This is an ultimate guide on how to calculate Times Preferred Dividends Earned Ratio with detailed analysis, interpretation, and example. You will learn how to use this ratio formula to evaluate a firm's dividend performance.
Preferred stock is one of the many ways a company can choose to raise capital. It promises a predetermined dividend to be paid on a quarterly or annual basis for perpetuity.
The times preferred dividends earned, also known as the dividend coverage ratio, is a coverage ratio which measures a company’s ability to pay its preferred stock dividend, based on its net income.
Preferred stock holders, as well as common stock holders, use this ratio to gauge the likelihood of a company missing its dividend payments.[Click to continue]
This is an ultimate guide on how to calculate Net Asset Value Per Share (NAVPS) with thorough analysis, interpretation, and example. You will learn how to use its formula to perform a stock valuation.
The net asset value per share (NAVPS), is also known as simply the ‘net asset value’ and as the name suggests, it looks at the value per single share of a fund or company.
As we are talking about value, we typically assume that the higher the better as it implies a better performing company which is also likely to have a high level of investor confidence.
For a company that is publicly traded, investors can use this measure to compare the value of a company’s stock to the actual price it is being bought and sold at which can subsequently highlight good or bad times to buy and sell providing an advantage to an investor looking for a undervalued business.
Investors can and should also look at the net asset value per share of other, similar companies or the industry benchmark in order to further gauge the value of the company stock.[Click to continue]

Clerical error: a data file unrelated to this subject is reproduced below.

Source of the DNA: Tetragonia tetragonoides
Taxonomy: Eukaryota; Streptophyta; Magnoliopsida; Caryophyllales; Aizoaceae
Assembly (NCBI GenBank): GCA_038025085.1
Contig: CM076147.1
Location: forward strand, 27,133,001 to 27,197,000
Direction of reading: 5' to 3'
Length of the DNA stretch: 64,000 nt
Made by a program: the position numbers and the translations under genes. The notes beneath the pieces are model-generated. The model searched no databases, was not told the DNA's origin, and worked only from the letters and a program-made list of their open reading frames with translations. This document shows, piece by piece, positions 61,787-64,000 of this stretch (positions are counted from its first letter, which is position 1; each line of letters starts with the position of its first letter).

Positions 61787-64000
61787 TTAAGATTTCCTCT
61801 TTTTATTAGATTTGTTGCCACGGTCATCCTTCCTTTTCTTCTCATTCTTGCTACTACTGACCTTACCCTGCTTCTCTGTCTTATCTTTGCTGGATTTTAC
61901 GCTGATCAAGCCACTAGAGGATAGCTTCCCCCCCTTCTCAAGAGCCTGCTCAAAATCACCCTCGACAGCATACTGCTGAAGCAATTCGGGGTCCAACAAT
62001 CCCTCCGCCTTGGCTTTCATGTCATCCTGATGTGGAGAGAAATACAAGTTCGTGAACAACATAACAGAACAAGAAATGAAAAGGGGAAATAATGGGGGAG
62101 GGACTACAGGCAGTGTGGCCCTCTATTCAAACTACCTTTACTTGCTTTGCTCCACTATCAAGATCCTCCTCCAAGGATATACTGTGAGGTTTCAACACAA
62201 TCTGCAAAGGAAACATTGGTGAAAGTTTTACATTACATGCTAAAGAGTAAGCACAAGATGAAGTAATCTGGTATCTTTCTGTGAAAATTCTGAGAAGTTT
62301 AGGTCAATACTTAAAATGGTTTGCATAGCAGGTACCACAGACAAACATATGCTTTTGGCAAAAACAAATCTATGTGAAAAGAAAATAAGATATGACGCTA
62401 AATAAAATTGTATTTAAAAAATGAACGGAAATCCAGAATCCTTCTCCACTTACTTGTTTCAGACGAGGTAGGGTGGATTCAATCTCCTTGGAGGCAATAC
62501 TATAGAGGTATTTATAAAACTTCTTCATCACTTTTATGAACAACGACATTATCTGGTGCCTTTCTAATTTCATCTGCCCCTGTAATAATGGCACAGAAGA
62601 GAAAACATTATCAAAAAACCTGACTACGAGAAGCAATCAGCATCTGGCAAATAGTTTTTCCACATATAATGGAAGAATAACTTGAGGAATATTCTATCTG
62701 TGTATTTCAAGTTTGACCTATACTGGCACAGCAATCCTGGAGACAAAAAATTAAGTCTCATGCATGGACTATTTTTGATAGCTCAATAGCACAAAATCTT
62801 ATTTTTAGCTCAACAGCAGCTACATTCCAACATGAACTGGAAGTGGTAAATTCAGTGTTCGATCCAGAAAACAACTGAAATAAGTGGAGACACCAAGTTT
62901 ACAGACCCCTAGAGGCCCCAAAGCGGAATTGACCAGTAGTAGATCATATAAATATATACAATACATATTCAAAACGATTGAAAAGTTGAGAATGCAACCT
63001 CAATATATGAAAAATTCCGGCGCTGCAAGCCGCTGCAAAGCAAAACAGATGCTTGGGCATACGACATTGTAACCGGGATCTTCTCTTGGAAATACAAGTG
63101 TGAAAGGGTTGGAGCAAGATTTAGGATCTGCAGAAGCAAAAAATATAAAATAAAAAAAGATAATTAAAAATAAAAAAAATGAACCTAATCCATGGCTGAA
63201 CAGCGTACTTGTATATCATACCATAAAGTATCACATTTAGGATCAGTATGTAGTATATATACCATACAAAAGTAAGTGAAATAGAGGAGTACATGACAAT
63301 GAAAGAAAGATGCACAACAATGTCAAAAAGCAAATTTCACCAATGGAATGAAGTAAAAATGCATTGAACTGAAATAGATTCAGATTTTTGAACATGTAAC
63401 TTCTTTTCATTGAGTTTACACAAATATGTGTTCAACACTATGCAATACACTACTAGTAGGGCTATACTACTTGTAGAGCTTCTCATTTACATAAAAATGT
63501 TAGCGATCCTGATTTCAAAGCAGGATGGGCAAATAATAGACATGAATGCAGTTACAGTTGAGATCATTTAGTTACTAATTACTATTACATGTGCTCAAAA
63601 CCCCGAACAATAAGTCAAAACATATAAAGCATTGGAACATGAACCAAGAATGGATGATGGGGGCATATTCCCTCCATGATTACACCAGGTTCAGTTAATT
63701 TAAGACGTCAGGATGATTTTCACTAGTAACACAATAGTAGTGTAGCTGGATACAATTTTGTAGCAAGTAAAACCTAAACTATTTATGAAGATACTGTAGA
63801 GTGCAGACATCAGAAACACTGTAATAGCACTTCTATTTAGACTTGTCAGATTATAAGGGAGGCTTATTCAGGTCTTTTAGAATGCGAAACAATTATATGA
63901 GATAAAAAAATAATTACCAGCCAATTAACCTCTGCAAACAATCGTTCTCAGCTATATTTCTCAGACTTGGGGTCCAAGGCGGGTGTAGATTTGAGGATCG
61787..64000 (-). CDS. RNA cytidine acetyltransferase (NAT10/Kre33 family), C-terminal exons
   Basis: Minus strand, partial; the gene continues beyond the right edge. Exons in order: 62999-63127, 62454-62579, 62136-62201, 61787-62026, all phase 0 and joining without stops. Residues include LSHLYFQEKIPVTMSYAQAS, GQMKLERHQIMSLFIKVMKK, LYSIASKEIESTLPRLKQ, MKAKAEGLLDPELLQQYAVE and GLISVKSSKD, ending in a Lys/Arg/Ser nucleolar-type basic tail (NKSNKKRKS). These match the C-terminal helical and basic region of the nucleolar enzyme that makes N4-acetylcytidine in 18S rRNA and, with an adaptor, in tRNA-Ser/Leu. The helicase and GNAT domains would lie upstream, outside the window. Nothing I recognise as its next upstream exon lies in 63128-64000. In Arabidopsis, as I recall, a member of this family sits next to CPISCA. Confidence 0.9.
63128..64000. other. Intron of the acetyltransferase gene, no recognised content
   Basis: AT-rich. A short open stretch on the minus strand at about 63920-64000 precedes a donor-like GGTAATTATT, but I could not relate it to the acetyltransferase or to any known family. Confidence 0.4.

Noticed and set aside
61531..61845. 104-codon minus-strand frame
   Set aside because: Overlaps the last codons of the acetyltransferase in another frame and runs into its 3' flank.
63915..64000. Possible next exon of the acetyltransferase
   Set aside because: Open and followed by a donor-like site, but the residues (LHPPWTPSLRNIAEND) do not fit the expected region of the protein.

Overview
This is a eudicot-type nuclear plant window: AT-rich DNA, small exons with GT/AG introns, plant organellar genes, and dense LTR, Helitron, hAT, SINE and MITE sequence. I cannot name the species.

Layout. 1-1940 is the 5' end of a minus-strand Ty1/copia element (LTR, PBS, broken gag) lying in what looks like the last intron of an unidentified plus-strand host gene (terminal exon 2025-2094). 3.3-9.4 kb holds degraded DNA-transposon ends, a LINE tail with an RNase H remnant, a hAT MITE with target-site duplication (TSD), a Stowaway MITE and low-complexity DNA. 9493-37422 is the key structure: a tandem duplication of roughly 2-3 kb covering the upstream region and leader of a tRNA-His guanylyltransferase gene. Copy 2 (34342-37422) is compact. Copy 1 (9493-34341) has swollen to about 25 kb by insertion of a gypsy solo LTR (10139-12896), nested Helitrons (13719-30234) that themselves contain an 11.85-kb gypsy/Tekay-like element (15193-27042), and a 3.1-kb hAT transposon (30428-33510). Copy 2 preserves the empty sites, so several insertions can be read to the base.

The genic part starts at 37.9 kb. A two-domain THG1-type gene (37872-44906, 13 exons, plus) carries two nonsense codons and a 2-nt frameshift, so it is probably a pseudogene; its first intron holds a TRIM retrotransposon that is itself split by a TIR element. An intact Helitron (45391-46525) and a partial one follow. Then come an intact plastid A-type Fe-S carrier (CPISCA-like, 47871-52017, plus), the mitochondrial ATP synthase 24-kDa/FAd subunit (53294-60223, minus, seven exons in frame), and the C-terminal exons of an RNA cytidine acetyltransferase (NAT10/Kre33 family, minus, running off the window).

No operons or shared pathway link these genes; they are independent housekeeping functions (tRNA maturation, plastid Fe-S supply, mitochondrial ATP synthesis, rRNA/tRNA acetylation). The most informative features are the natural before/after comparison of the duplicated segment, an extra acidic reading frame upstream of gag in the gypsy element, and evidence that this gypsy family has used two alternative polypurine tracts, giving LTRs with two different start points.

This is a complete guide on how to calculate Cash Flow Adequacy Ratio with detailed analysis, interpretation, and example. You will learn how to use its formula to evaluate a company’s cash flows.
The cash flow adequacy ratio measures whether the cash generated by a company’s operations are enough to pay for its other expenses that are likely to be ongoing for example, any fixed asset acquisitions or dividends to shareholders.
An investor would use this ratio in order to understand how well the business can cover its payments which is a good indicator of its future performance capabilities.
As a general rule, a company should aim to have a cash flow adequacy ratio of 1 or above.
This would indicate that the business would be able to meet its financial obligations.
On the other hand, a ratio of less than 1 might indicate that the business could potentially have some liquidity problems.
As with any ratio, it is much more informative to compare a company’s result to that of its competitors in order to provide further context.[Click to continue]
This is a thorough guide on how to calculate Price to Book Value Ratio (P/B) with detailed interpretation, analysis, and example. You will learn how to use this ratio formula to perform a stock valuation.
The price to book (P/B) value ratio is an important measure that is used to value a company’s stock. It compares the market value of a company to the book value of each of its shares.
There is no ‘ideal’ ratio but as a general rule for an investor, the lower the better as it implies the stock is undervalued and is therefore considered to be a better investment however caution should be taken as it could also mean that there is something fundamentally wrong with the company.
The value of the ratio also varies greatly across industries and so a good way to decipher just how positive the result is would be to compare the ratio to other similar companies.
If your goal as an investor is to find undervalued companies then this ratio offers a way to unearth high growth companies selling at lower prices.
In this case, a value that would be a cause for investment consideration would be below 3.0.[Click to continue]